The Filipino Fighting Style
We are pleased to present Filipino martial arts as part of the Elite Training Center curriculum. The rich history of this comprehensive system draws on global influences as readily as it affects martial arts styles worldwide.
Filipino Kali is the art of stick fighting using hard bamboo sticks to strike and defend. FilipinoKali classesteach weapons fighting before bare hand-to-hand combat.
Origins of Kali Stick Fighting?
Kali is an ancient term used to signify martial arts in the region of the Philippines. In the Southern Philippines, it is called Kali-Silat. Silat refers to the movements of the lower body. Filipino stick fighting was entrenched in the island’s culture long before the Spanish arrived in 1521. When the Spanish arrived, they saw a wavy-edged sword about 30 inches long made of wood called a “Kalis.” During the Spanish occupation, they forbade the practice of Kali. The Spaniards called the art Eskrima or Arnis. That is why all three words are used to describe this art.
Kali is also used in India, where Kali is the name of an Indian God. It is also found in Indonesia, where they fight more with Silat’s low body movements than with Kali. In Pentjak, Silat includes a study of the body’s center of gravity and how to topple it constantly. In the Southern Philippines, Silat is used in dance, martial arts, and games. Kali stick fighting developed over many centuries and evolved to counter the fighting styles of various aggressors.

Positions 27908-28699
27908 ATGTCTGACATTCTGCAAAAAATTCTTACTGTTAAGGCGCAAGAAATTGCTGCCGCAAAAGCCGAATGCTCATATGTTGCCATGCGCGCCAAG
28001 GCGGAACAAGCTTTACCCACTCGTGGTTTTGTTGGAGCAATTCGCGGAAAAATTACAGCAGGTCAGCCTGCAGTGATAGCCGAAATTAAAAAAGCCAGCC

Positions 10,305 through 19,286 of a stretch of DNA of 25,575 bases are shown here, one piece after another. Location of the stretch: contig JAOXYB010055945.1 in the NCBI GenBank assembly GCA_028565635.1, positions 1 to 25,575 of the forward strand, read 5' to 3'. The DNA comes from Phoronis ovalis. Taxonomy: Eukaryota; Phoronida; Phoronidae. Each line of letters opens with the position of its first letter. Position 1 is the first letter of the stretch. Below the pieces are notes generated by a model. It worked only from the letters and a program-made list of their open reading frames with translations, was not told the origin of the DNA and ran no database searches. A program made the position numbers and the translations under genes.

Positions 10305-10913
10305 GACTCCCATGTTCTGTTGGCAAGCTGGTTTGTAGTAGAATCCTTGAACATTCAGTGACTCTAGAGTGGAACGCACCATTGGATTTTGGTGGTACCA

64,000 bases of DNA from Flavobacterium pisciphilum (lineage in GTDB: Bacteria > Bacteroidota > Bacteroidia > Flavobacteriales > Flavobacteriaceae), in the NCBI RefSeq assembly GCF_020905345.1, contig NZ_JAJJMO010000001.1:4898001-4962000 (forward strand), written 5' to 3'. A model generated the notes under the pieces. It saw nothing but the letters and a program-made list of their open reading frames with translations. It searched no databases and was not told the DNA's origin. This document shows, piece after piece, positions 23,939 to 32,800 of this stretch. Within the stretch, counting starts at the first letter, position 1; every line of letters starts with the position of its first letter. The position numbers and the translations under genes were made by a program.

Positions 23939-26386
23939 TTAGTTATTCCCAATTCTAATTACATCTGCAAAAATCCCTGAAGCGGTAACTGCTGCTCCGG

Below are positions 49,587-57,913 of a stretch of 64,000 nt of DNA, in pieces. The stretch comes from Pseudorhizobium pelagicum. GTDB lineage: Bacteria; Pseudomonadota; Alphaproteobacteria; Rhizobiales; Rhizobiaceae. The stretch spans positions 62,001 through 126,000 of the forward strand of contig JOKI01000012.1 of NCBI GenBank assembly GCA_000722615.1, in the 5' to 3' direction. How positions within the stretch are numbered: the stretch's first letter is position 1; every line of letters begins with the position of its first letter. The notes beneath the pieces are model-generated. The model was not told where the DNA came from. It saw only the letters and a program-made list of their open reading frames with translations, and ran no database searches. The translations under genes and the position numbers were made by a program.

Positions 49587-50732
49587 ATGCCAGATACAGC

Martial arts are taught and practiced by both men and women in the Philippines, and this martial art was used among neighboring tribes and warlords. The Filipinos have a long history of women fighting in battle, wars, and combat. The Filipinos pride themselves in believing that the martial arts of their nation were a self-originated art, not borrowed from the Chinese, Koreans, Japanese, or Spanish.
The Evolution of Filipino Martial Arts
The Philippines’ colorful history records the immigration of several cultures to the islands, all of which influenced the Filipino Martial Arts. Kali, Eskrima, or Arnis de Mano stick fighting was developed for many centuries in the Philippines as her people fought for their independence from foreign invaders. Each skirmish with a new culture added to the Filipino Martial Arts as Kali warriors developed techniques to combat foreign styles. Subsequently, more than 100 different Filipino Martial Arts styles developed and are grouped into three complete self-defense systems that utilize sticks, swords, empty hands, and other weapons. The systems are called Northern, Southern, and Central. “Kali,” the mother of Eskrima and Arnis de Mano, is the preferred reference by its practitioners. Always assuming the use of the blade, whether the sword or knife, Kali employs many techniques, including strikes, stances, and weapon handling. It draws on influences from China, Arab missionaries, Indonesia, and Spain due to immigration, invasion, and occupation.